DETROIT -- Chrysler Group is reviving the Cherokee nameplate as part of plans to replace the Liberty SUV in Jeep's lineup. The move was announced Friday after photographs of the 2014 Jeep Cherokee showed up on auto enthusiast Web sites earlier in the day.
The automaker had hoped to keep the mid-sized SUV -- and its name -- secret until a planned introduction at the New York auto show next month. However, photos of several 2014 Cherokees taken during pre-production at Chrysler's Toledo North Assembly plant were unveiled Friday morning on the site Jalopnik.com.
The automaker released few details on Friday in revealing the name, but included four official photos of the new vehicle and said it will begin arriving in dealerships in the third quarter.
Along with the Wrangler, the Cherokee nameplate is one of the most storied and popular in Jeep history.
Automotive News has previously reported that the Cherokee would be powered by a 3.2-liter V-6 engine based on Chrysler's 3.6-liter Pentastar engine, as well as an all-new 9-speed front-wheel-drive automatic transmission designed by ZF Friedrichshafen.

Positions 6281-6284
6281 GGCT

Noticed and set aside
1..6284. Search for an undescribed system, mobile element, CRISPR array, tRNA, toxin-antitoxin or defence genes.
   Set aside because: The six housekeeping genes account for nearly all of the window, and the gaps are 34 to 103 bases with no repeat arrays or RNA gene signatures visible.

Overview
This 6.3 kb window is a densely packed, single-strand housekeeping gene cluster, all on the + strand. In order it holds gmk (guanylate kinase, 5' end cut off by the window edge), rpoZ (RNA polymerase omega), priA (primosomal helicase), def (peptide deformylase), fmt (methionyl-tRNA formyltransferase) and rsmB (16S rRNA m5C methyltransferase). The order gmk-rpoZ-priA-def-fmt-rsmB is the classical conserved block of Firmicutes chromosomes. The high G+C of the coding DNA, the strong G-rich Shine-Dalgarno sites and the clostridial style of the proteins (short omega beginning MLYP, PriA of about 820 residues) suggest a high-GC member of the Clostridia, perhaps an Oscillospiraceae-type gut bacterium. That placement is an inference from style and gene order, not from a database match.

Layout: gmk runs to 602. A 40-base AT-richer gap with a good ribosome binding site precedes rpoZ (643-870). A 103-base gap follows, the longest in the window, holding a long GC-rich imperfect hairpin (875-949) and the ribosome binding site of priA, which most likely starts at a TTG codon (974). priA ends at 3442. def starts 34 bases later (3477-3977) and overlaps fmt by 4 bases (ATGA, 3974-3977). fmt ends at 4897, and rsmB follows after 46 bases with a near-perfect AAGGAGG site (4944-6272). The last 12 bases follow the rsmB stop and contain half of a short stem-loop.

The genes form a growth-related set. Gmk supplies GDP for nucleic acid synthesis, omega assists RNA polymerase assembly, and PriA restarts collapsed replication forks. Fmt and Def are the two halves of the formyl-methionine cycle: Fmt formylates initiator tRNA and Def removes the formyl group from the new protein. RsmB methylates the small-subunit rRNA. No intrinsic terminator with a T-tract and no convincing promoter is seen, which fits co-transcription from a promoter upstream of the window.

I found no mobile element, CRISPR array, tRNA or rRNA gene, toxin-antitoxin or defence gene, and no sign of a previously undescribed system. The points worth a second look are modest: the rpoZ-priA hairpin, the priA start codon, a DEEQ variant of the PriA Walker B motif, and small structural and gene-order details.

Online reaction to the leaked photographs was less than stellar. Late this afternoon, Ralph Gilles, Chrysler's head of design, tweeted "have faith" to a Jeep enthusiast who had expressed disappointment with the design.
"We are shifting some paradigms around... it is time," Gilles tweeted.
The Cherokee is scheduled to go into production in May. Chrysler discontinued output of the Liberty in August 2012, a move that has put a dent in Jeep sales in recent months.
Chrysler ended production of the venerable Jeep Cherokee, a mid-sized SUV, in 2001 after nearly two decades.
David Phillips contributed to this report
The Cherokee will be powered by a 3.2-liter V-6 engine based on Chrysler's 3.6-liter Pentastar engine.
Automotive News and other publications were shown pre-production versions of the Cherokee in mid-December under an embargo that was to hold until the vehicle was revealed at the New York auto show.
Automotive News will continue to honor the remaining embargoed material.